For me, I am becoming more and more interested in an EOS R as a backup to my 5D IV, but the more I think about it the more I wonder if the next body would result in the 5D IV being the backup to whatever comes next.

...Then again, my GAS could use a break too!
 

traveller

EOS R
Jul 22, 2010
895
58
I can see where Keith is coming from here, but if EF-M is not to be part of the greater-EOS ecosystem in future, then it is inevitably ******* to the scrapheap as surely as all those previous Canon mounts. What I find a touch strange is that Canon is also rumoured to be releasing the high-end orientated EF-M 32mm f/1.4 STM at the same time as orphaning EF-M from the RF future.

EDIT: as an aside, it will be interesting to see what Panasonic do with their rumoured full frame system (due to be 'pre-announced' on 25th September) and how it will relate to their existing m4/3 system.
 
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psolberg

EOS RP
Feb 8, 2012
619
17
well he doesn't dismantle the upgrade path argument. He just says
I believe that there is far too much read into some spurious ‘upgrade path’ from basic Rebel, through xxD and on to the dizzy heights of the 5 and 1 series.
okay, well that's a personal belief. It doesn't really negate that somebody else may legitimately want to buy a 7D and eventually a 5D or 1DX without necesarily owning everything in between, or likewise an M50 and then whatever R body suits them. It also doesn't negate the backup body argument as some suggested where you don't sell your cropped sensor camera, but keep it as a second body before you can get a second FF body. Simply driving over people's concerns with the good old: "go out and shoot with what you have" cliché is ok but does not invalidate the concerns. In particular when it is their money, not yours that they will spend.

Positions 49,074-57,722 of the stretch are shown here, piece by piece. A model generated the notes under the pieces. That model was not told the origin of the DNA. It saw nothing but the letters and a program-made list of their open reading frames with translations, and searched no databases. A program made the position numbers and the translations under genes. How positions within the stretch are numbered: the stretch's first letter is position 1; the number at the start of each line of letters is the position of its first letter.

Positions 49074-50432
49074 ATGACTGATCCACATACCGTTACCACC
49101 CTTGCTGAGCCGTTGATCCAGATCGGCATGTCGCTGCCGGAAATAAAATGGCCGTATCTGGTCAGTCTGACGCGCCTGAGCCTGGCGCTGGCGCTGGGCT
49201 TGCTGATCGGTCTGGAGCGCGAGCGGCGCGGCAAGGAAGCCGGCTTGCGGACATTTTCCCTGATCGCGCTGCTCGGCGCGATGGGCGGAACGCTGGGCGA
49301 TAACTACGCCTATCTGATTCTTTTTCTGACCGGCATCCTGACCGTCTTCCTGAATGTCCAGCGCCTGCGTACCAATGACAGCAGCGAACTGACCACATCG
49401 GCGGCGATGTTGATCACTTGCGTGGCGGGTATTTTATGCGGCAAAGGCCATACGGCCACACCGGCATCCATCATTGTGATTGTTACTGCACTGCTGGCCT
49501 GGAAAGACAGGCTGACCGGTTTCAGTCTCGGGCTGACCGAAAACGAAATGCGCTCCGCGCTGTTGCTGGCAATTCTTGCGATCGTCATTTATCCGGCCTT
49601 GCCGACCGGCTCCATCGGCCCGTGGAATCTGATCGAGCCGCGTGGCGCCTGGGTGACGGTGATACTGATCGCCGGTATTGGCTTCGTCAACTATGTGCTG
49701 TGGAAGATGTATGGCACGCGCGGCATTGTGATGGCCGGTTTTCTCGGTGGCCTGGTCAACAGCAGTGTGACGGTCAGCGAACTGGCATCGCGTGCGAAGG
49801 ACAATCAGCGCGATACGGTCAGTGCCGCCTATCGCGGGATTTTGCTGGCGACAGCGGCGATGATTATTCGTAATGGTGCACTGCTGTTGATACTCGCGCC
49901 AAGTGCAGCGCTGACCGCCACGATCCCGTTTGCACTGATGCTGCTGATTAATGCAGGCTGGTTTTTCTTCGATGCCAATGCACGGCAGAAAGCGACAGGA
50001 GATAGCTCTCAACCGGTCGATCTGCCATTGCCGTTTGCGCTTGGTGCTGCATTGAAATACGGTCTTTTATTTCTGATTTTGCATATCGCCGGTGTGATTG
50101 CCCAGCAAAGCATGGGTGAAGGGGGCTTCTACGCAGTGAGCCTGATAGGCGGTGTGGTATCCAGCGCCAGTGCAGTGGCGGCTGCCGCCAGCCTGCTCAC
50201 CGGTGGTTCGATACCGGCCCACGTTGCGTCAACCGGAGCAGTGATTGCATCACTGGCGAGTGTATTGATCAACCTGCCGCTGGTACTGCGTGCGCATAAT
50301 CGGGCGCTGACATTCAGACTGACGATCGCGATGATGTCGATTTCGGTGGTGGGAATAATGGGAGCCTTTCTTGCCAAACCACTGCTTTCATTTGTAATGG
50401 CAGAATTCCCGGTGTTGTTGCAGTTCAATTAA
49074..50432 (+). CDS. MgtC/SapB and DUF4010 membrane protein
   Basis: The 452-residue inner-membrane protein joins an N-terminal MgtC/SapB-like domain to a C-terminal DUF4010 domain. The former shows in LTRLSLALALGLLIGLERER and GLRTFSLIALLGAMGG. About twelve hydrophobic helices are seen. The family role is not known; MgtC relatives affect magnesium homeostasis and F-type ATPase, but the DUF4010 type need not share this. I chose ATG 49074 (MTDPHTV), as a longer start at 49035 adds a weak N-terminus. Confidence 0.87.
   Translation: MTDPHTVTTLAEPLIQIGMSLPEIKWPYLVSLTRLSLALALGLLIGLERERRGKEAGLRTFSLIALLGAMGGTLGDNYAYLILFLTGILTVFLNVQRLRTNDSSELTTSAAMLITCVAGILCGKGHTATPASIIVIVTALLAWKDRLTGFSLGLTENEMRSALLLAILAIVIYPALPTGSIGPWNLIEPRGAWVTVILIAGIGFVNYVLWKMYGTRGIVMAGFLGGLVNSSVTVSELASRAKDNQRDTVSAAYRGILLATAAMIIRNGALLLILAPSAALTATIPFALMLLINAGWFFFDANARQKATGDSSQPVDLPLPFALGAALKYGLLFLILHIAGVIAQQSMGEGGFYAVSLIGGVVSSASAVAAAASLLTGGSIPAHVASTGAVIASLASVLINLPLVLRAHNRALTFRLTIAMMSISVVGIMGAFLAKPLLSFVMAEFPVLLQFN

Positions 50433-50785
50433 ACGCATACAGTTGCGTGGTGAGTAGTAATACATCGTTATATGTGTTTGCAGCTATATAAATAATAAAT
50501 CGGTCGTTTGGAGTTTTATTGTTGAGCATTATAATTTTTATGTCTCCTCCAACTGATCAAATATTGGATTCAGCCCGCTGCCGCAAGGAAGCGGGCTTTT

psolberg

EOS RP
Feb 8, 2012
619
17
The Z-mount has those golden contacts is a very different place so the adapter is fiddly to make, maybe that has had something to do with the Nikon F -> Sony E adapter actually making cameras non-functional. And we can add that the flange distance being so close, I really don't think of this as being feasible. This is nothing like mounting Nikon F lenses with manual mechanics on a Canon EF body.